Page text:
Sekou Biddle smiled and asked rival campaign volunteers if they had “any last-minute suggestions” before he strode in the Shepherd Park Elementary School early Tuesday to cast his vote in defense of his at-large seat on the D.C. council.
Mr. Biddle, appointed to the seat vacated by Council Chairman Kwame R. Brown in January, will head to the U Street corridor later to await the results of the special election that features a wide-open field.
Many believe fellow Democrat and two-time council member Vincent Orange poses the most serious challenge to his seat. Republican Pat Mara, who garnered the Washington Post’s endorsement, as well as Democrats Bryan Weaver and Joshua Lopez have come on strong in ambitious campaigns, and Democrats Tom Brown and Dorothy Douglas, independent Arkan Haile and Statehood Green Party candidate Alan Page are also on the ballot.
The outcome could come down to turnout, which is historically low in D.C. special elections. Residents are also trying to get back into a normal routine, with Tuesday’s vote arriving on the heels of religious holidays and spring break for school children.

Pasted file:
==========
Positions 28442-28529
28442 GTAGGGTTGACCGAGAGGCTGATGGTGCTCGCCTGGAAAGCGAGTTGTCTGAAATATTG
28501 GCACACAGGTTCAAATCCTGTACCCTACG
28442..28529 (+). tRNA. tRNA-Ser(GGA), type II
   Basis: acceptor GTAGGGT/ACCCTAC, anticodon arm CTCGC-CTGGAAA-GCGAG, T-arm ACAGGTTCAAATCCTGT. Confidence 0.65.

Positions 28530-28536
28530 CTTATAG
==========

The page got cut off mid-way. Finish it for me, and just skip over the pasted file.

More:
Turnout at Shepherd Park could be described as a slow trickle after a more steady stream earlier in the morning, with observers saying a little more than a 100 people had shown up by 10 a.m.
Mr. Biddle, whose children attend the school, greeted voters for a couple hours alongside volunteers for Mr. Orange and Mr. Lopez and reps for Ward 4 State Board of Education candidates An Almquist and Andrew Moss.
People on scene said the polls were not ready to open on time, and some voters left before doors opened at 7:15 a.m.
Shortly before 10 a.m., Mr. Biddle and his wife, Cara, strode across the green and yellow gymnasium to punch their ballots and share a post-vote kiss.
“I feel good,” Mr. Biddle said. ” I feel like we worked really hard to run a good campaign. At this point, it’s mostly in the hands of the voters.”